Execution of Wills on Video… A Coronavirus legacy or an increase in challenges to Wills?
During this pandemic the government has had to think long and hard about the formalities around execution of Wills. There is greater demand for Wills but those who are shielding may be reluctant to meet solicitors and witnesses to execute their Wills. Whilst it is now “business as usual” for most of us, it is also undoubtedly the case that less “face to face” appointments are offered as like others solicitors may themselves be shielding or working from home.
These factors have led to the government making way for necessary but temporary legislation for execution of Wills on video. The changes are intended to come in during September 2020. Existing government guidance suggest the changes will be retrospective, that is, they will be backdated to the 31st January 2020. They are also intended to be temporary in that they will apply only until 31st January 2022 unless this period is extended or shortened. They will assist with Wills made between these two dates except where a Grant of Probate has already issued or been applied for.
The position to date is that to be valid a Will must be made in accordance with the Wills Act 1837. Amongst other things the Act requires the person making the Will (called a “testator”) to sign the Will in the presence of two witnesses who must both see the testator sign. This is then followed by both witnesses also signing the Will in the presence of the testator. This process of execution occurs with all three people (the testator and the two witnesses) being physically present in the same place, at the same time, with both witnesses together seeing the testator sign the Will and the testator seeing the witnesses sign the Will.
The temporary changes will permit the testator to sign his Will while sitting in front of a video camera with both witnesses seeing the testator sign the Will and seeing each other at that critical signing point. This means all three must have access at the same time to video technology which can be zoom, facetime or similar. The execution has to be a “live” event, that is, a testator cannot be pre-recorded signing the Will. Once the testator has signed the Will, the original Will (not a copy) must be circulated to the witnesses for them to sign. The guidance suggests this circulation and witnessing should occur within 24 hours. If the witnesses are together then the Will only travels once from testator to both witnesses. If the witnesses are in separate locations then the Will has to make a second journey to the second witness once the first witness has signed. The testator must see both witnesses sign his Will on video and again he must see this as a “live” event and not via a pre-recorded version. Once the second witness has signed the Will has been executed. The date of the Will though will be the date on which the testator signed it. The Will should contain a clause that reflects the fact that it is being executed on video.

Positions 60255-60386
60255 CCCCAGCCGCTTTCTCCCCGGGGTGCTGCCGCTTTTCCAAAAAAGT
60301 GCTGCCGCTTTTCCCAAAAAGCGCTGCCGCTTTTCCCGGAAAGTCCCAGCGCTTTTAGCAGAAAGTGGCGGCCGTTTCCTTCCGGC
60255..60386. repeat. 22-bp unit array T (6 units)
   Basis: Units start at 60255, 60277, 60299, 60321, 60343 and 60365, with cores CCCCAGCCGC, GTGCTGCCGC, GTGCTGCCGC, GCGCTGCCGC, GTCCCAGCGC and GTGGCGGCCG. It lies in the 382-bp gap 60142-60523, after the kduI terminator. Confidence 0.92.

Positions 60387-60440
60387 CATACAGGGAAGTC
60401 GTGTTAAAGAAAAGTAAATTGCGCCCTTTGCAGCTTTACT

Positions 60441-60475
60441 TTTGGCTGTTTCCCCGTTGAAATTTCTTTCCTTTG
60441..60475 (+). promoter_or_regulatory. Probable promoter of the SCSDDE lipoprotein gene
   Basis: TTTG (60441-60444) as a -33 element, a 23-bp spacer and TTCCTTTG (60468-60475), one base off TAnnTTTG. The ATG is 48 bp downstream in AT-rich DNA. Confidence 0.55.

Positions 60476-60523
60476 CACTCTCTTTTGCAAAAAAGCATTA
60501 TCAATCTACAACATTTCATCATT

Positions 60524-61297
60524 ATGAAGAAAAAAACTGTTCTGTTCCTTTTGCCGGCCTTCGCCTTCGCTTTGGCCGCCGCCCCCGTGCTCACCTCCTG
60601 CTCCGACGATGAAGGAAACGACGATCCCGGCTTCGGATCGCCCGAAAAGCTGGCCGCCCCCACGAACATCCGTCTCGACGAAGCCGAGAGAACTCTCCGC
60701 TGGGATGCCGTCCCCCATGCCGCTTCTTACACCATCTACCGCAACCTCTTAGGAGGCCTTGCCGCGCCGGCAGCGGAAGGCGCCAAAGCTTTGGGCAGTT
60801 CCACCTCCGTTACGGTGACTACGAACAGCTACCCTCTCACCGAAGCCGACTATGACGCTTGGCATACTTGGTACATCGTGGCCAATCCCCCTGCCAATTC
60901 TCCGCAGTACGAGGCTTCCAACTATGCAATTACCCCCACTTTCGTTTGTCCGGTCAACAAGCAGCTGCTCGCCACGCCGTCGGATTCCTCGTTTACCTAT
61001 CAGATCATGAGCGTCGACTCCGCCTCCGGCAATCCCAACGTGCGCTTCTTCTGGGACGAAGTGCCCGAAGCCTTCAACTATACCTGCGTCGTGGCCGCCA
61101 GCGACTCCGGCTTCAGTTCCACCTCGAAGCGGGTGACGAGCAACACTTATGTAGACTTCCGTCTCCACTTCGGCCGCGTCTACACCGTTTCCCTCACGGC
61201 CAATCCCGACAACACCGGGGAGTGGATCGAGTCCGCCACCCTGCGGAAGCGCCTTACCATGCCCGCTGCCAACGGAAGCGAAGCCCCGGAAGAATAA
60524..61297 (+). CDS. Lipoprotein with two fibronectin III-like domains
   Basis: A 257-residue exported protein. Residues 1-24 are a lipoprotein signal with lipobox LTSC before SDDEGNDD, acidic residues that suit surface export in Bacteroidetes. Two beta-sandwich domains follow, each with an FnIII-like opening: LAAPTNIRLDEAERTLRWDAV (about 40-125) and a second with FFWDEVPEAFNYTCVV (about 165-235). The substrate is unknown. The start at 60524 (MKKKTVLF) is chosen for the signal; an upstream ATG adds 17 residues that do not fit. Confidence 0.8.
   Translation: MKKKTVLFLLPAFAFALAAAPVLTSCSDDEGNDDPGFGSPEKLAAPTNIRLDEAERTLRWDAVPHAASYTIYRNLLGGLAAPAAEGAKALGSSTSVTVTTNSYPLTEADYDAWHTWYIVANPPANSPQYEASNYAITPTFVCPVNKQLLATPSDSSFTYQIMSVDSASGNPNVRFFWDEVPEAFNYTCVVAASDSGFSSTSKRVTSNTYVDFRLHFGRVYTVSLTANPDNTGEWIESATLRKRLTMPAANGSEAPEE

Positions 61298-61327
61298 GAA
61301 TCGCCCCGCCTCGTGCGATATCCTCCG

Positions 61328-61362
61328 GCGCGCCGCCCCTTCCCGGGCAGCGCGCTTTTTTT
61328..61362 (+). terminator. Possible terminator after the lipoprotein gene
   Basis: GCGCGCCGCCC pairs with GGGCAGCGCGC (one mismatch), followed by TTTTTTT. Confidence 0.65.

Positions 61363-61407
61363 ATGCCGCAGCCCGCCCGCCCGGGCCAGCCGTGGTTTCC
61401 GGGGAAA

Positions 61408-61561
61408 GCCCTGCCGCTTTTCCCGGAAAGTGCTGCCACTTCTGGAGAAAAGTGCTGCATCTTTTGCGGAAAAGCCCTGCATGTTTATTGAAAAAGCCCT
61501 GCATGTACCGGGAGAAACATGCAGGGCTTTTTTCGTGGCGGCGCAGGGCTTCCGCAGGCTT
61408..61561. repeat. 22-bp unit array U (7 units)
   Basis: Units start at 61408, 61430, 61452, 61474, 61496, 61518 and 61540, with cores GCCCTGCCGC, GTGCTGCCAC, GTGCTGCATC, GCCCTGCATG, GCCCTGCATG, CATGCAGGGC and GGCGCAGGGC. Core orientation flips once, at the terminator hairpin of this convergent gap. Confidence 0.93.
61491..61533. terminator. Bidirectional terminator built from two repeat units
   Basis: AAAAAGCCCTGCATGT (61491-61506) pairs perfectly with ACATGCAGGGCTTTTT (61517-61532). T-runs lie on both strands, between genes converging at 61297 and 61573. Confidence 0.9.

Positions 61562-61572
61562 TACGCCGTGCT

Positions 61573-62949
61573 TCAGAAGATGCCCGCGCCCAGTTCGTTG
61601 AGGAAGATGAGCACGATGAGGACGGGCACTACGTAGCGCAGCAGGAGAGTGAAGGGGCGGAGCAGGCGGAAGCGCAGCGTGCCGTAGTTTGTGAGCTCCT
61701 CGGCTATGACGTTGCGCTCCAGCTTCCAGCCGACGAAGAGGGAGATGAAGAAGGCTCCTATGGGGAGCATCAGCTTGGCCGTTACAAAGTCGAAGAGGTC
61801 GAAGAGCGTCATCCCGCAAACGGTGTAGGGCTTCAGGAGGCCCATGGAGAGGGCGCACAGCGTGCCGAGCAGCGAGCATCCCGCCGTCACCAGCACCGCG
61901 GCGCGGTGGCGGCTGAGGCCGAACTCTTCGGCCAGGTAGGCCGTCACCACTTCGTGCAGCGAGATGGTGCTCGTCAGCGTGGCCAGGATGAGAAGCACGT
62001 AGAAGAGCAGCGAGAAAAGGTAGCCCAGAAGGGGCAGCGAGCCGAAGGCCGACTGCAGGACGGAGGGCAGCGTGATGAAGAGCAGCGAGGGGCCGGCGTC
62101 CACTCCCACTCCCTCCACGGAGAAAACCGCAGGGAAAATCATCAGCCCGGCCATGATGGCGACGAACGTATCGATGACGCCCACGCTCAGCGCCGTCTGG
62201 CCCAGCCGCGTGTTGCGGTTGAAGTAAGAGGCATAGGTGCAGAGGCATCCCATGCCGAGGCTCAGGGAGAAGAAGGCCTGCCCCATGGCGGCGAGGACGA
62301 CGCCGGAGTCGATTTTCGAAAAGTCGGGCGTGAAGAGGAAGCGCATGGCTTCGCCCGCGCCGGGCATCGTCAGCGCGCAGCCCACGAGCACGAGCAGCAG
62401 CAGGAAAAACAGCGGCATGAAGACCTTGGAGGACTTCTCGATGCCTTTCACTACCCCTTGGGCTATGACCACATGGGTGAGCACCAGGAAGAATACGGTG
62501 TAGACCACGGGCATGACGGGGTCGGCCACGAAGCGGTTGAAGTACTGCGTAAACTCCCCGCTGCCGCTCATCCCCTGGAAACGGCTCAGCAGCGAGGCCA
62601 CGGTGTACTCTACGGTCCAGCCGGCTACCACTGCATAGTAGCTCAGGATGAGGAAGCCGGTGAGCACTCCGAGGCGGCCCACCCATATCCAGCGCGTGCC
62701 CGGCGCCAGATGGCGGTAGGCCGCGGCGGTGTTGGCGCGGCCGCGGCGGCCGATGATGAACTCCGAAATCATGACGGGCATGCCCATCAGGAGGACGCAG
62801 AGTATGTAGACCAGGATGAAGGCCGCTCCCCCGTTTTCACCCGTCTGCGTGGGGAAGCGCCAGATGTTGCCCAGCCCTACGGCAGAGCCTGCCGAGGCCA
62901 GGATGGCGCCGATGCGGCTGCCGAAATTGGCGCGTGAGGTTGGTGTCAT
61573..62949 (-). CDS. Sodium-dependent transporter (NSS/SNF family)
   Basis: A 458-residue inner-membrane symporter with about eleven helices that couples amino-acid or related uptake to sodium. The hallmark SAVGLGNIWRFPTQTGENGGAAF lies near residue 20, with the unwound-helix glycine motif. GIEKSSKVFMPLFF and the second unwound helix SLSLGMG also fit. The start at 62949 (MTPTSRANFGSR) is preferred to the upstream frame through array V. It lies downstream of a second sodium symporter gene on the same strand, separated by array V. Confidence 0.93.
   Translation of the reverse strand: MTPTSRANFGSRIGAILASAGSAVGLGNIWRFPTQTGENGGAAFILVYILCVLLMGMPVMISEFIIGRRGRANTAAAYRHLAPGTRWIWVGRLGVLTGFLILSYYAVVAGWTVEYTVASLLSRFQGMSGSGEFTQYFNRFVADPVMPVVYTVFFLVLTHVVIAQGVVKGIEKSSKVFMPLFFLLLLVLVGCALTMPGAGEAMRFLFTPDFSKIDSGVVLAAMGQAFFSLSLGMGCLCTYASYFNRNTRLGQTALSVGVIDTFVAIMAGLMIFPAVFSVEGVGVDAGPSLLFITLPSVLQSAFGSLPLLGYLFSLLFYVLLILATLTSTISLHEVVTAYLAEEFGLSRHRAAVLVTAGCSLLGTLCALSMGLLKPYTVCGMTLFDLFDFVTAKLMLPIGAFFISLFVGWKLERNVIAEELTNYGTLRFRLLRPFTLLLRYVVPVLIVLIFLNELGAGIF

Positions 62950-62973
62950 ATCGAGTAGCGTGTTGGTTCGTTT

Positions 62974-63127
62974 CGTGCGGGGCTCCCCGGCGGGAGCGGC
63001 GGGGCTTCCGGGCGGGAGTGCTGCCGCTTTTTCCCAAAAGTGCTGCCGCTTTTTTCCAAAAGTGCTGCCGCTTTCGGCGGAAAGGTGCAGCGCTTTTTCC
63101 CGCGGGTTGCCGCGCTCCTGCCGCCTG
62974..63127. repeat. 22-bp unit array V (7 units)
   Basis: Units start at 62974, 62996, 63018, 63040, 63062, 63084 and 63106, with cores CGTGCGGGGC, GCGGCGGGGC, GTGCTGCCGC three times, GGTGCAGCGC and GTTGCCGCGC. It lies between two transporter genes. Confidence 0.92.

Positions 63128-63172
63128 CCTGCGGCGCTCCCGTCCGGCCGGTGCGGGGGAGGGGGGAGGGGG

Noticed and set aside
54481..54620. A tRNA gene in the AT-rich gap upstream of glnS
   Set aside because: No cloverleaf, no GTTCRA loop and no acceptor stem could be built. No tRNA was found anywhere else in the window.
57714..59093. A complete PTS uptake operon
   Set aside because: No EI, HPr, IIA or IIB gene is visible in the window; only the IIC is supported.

Execution of a Will by video may run in to difficulty because of reliability of technology so preparation is key. There may also be a lack of understanding of the rules either because they have not been explained or because the testator may be vulnerable in some respect and thus lack capacity. Worst case scenario the testator may not appreciate he is signing a Will or there may be undue pressure on him to make a particular Will from “behind the camera” as it were. This may mean an increased risk of challenges to Wills executed on video unless clear legal advice has been followed to minimise that risk. However where needs must there is now provision for dealing with execution of Wills on video at least for a temporary period of time.
In summary though the least risky way to make a Will remains one that involves the taking of legal advice and one that ensures the physical presence of the testator and both witnesses at the same time at execution.
For further legal advice on challenging a Will please contact our Manjit Kaur-Heer or Lorraine Walker by telephone on 024-76387821 or by email on email@example.com or firstname.lastname@example.org
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